Here's the problem-solving method for you.
Let me present to you my problem-solving technique “MikaSolv“. It is a clear, systematic process to identify the core problem in a difficult situation and to find useful, applicable, effective solutions with the help of proven solution principles.
This method has been developed for use in coaching, consulting, mediation and in business meetings, where tricky problems need to be solved.
Problem-solving methods, and how they compare to decision-making methods
I’m dealing with a problem when I have a goal and I can’t reach it (at the moment) because my path to the goal is blocked. That which stands in my way is the problem. In my problem-solving method and in my book, I assume that we can distinguish two basic problematic situations. In other words, two different things that are blocking our way to the goal.
Types of problems
To find out which type we are dealing with, we ask, “What is it that is preventing us from achieving this goal?” or a comparable question. The answer should reveal the nature of the problem we are dealing with.
- If the answer to the above question refers to mostly “external circumstances” that block the way to the goal, then it is a roadblock-type problem. This could be that something essential is not there, or there is too little of it; or something undesirable or disturbing is there.
- If the answer to the above question refers to the “inner circumstance” that I am pursuing another goal that is in contradiction to the actual goal that I have found, and these two goals are mutually exclusive and compete with each other for the same resources, then it is a dilemma-type problem.
How are problem-solving techniques and decision-making techniques related?
In reading literature in this field, I was repeatedly struck by the proximity of the topics of solving problems and making decisions. More precisely, the practice in which approaches and tricks for decision-making are being sold as problem-solving technique.
Of course, solving a problem and making a decision are two different topics.
It gets interesting when we look at how they are connected: They actually are related in a processual way, and they build on each other. And this is how it works:
(1) We first run into a problem. Once we are clear what it is,
(2) we think about solutions. Sometimes, more than one solution comes to mind, and some of them might be mutually exclusive, so
(3) we have to make a decision on which solution to actually implement.
However, this is blurred and often goes unrecognized, as
- our attempts to solve a problem often lead us to just one great solution. Or, rather, we stop working on the problem prematurely – that is, right after finding the first solution that is suitable to some extent. And it doesn’t even get to the point where we have to make a decision, and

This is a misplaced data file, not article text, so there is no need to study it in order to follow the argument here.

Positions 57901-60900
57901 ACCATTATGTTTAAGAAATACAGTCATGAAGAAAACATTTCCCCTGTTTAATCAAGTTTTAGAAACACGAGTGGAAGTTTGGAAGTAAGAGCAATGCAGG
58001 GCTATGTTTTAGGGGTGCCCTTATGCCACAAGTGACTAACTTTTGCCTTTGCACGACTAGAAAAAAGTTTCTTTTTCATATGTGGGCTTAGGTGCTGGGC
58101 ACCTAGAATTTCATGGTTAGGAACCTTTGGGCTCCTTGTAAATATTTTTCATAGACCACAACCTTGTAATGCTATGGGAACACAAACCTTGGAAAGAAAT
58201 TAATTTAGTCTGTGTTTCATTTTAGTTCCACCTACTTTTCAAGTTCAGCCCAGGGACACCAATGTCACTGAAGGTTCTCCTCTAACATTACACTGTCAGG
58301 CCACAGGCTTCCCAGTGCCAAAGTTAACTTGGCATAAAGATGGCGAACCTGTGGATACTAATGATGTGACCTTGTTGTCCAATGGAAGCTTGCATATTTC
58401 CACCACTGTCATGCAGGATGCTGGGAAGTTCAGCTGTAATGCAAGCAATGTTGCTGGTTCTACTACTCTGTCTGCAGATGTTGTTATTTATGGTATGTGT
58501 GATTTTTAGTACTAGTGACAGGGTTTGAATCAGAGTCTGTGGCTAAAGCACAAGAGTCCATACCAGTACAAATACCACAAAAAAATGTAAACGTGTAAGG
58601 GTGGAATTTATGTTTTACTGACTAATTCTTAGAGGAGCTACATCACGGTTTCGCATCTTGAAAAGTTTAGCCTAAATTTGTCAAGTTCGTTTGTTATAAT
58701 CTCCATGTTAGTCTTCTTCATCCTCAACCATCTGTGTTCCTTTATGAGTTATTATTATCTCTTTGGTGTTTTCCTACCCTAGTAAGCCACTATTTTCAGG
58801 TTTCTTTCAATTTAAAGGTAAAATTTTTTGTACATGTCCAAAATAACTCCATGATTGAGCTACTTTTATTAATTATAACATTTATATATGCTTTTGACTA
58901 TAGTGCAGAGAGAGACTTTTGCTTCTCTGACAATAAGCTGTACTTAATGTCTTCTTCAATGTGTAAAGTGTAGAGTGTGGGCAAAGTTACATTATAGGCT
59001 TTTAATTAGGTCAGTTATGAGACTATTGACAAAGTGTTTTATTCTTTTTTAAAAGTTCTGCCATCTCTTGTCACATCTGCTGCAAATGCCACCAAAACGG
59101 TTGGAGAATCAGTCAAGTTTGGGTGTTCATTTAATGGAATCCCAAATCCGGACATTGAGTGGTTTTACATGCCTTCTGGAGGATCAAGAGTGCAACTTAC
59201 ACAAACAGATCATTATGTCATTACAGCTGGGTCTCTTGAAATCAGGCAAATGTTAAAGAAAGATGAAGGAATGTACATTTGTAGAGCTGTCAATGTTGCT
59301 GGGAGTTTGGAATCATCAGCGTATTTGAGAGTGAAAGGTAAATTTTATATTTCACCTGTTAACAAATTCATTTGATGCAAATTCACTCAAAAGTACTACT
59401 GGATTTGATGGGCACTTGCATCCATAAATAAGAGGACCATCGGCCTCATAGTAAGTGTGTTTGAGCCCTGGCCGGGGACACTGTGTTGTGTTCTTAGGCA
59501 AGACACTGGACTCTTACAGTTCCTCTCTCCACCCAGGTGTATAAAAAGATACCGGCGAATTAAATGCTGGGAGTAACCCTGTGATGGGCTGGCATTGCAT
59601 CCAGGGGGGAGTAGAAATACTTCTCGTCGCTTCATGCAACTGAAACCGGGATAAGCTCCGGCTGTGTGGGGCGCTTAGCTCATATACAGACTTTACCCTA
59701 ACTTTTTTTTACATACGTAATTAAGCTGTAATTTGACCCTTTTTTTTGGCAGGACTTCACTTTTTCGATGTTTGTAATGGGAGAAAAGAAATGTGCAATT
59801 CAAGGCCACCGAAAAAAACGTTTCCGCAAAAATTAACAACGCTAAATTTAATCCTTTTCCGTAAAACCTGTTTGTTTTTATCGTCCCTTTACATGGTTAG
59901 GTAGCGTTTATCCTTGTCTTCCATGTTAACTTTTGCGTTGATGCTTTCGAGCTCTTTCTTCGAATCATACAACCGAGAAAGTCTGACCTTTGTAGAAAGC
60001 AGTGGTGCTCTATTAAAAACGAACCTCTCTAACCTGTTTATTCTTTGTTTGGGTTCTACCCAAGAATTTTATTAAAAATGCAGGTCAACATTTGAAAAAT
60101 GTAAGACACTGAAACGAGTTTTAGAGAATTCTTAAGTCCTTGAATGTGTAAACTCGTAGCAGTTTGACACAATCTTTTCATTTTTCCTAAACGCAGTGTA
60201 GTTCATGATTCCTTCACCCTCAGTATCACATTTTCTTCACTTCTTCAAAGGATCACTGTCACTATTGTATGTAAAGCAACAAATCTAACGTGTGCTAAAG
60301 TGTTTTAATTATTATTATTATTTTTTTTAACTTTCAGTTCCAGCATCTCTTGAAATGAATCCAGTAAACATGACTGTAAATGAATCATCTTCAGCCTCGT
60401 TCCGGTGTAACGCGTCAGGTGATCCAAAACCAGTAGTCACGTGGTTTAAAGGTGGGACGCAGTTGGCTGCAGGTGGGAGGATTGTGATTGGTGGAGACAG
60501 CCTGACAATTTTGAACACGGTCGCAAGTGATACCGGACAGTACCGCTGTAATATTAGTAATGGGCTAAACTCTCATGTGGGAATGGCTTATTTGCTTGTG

- when we are facing a decision, it is not always apparent to us that the options at hand are alternative solutions for a problem, i.e., the results of some problem-solving steps that someone has gone through consciously (applying a problem-solving method) or unconsciously (just looking for a solution).
The most interesting problem-solving methods work with abstraction
Switching between the abstract and the concrete level (looking at a situation from this or that perspective) is the basis of my problem-solving technique, but of course not my invention. When solving problems with the help of abstraction, the problem at hand is – since we cannot think of a suitable solution by ourselves at the moment – “translated” to an abstract level. That is, concrete circumstances are mentally removed and the abstract core of the matter is recognized. While two concrete problems are probably never quite the same, there is a finite number of abstract problems.
Applying this problem-solving technique: Abstract problems, abstract solutions
Depending on the problem-solving method, and the classification applied, we might be dealing with a lack of capability or an excess of transparency and visibility, for example.
Once we have determined which problem type our problem corresponds to, we find abstract solution principles within the problem-solving technique that we chose to apply. This could be, just to give you two examples, the Theory of Inventive Problem Solving (TRIZ), or MikaSolv. These principles have proven themselves in the past in solving problems of the given problem type.
So, we are already on the solution side, but still on the abstract level. In the last step, we now ask ourselves what the abstract solution principle we have found – or several of them – means for our concrete situation.
- What would it mean to move this or that problem element to another place?
- In what way could a filter, or a barrier be applied?
- What possibilities do we have to simulate the process in advance?
In the answer to this question, i.e. the translation into the concrete, creative ideas emerge with which the problem at hand can be solved.
Get the book!
My book “Problem Solving for Professionals” has been launched on July 15, 2022. You can order it from Amazon.